19. We are a ‘book’ family. I read voraciously as a child and my parents had a wonderful library of books. My wife probably reads a book a week, I’m not so fast but at the last count I had over two hundred books about mountaineering, and that’s just one topic. I have always found it strange to go into other people’s houses and find a complete absence of books. Books are a source of enrichment. We have book festivals, and book fairs in this country and a vast number of second-hand book stores. What is depressing is that buying books on-line at rock bottom prices is making it harder and harder for traditional book shops to compete on price.

    • It doesn’t surprise me at all that you’re a reader, Andy. I know there are some doctors who do so much professional reading, that they don’t find the time for literature. But I can tell you’re a man who likes to appreciate many aspects of life, and I’m sure we’d have much to talk about if we ever got together. As for the market, as in a number of other areas, the internet will probably change our habits. But it won’t affect the content which is the essence of the written word. There was a time when people copied books by hand. Now it’s electronic. But it’s the thoughts and stories that really matter. Thanks for the comment.

  20. Ahhhh….I just love that picture of you Shimon, you have such character, kindness and humour shining through! And how good to hear that you could sit with books, good music, a beer and enjoy a really good smoke without being hounded….here’s to more days like that!!!
    How interesting to hear how many books there are in Jerusalem, and what a shame re the authors always losing out, commercialism has much to answer for. I hope we do always have books, but it does look like the writing is on the wall.
    I did enjoy these vibrant, bustling pictures and your post….as always!xxx

    • Thanks for your sweet comment, Dina. It was really a very special day. I agree with you, that commercialism has wrecked a lot of fine things in our world. But I take comfort in all the inventions and innovations that are constantly appearing. There are so many things that are available free these days. There was a time, when only the rich could afford a library or could study in a college, These days, almost everyone in our society has access to a computer, and can read and study just about anything. On the whole, I do believe that this world is becoming a better place. The change might be a little slow for some of us. But there is progress. My very best wishes to you. xxx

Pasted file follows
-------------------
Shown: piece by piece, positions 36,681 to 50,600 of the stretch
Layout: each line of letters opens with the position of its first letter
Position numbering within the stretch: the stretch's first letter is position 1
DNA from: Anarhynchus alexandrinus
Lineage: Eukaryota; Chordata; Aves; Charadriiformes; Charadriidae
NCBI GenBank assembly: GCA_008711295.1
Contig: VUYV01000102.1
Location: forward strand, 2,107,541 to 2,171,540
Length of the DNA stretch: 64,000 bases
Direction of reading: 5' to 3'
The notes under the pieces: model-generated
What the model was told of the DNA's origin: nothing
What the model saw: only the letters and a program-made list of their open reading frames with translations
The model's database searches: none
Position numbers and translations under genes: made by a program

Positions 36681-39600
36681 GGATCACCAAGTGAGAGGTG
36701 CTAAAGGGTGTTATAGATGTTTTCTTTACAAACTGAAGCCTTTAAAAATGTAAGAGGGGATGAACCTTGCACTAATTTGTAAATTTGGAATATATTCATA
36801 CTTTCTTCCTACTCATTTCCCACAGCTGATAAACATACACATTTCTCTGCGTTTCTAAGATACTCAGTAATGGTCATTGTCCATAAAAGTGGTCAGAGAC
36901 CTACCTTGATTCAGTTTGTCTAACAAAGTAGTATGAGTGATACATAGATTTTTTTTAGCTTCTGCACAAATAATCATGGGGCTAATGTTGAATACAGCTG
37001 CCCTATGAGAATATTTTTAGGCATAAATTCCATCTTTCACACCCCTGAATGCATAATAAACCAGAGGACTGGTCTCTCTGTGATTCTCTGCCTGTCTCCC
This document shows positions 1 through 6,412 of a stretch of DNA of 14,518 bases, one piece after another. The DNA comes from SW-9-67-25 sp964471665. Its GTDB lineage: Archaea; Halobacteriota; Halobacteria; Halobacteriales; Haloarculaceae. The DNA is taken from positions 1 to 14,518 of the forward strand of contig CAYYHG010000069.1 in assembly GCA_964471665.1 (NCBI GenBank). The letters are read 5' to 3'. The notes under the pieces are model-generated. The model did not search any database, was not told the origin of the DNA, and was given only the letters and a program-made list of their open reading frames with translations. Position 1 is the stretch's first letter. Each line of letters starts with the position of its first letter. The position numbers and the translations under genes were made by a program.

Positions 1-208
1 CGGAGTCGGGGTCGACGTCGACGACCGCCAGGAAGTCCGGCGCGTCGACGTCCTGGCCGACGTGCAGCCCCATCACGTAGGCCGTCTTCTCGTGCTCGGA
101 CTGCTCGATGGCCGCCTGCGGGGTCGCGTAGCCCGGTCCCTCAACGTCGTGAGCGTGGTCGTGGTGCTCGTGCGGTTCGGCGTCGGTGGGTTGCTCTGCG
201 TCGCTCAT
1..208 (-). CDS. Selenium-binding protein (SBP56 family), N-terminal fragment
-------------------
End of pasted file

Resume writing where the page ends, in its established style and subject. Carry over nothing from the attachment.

21. I am happy to live in Seattle, which has not only more bookstores per capita, but more libraries per capita than any other city in the US, making it the country’s most literate city.
    But our little neighborhood bookstore went out of business, the owner told me, because Amazon can afford to sell its merchandise so much cheaper due to volume sales, and also the big publishing houses order the lion’s share of new releases so that small bookstores can’t even get hold of new releases when customers come in looking for them. I do sometimes order from Amazon, but I also make a practice of ordering books from our little neighborhood stores.

    • How wonderful to hear this about Seattle. I visited your town more than 50 years ago. And I have very good memories from there. But then, the place where I spent the most amount of time in bookstores, was in Berkeley California. But there was much I enjoyed in Seattle too. And I love libraries too. They have always been a second home for me, especially when traveling. Unfortunately, here in Jerusalem, libraries are open less hours than they used to be, and I was told that this is because of the internet too. Amazon is a fierce competitor, and I can imagine that they make it hard for the little book shops. But what’s important is that people still read and write, and are able to improve their lives and broaden their horizons through the written word. Thanks for your comment, Naomi.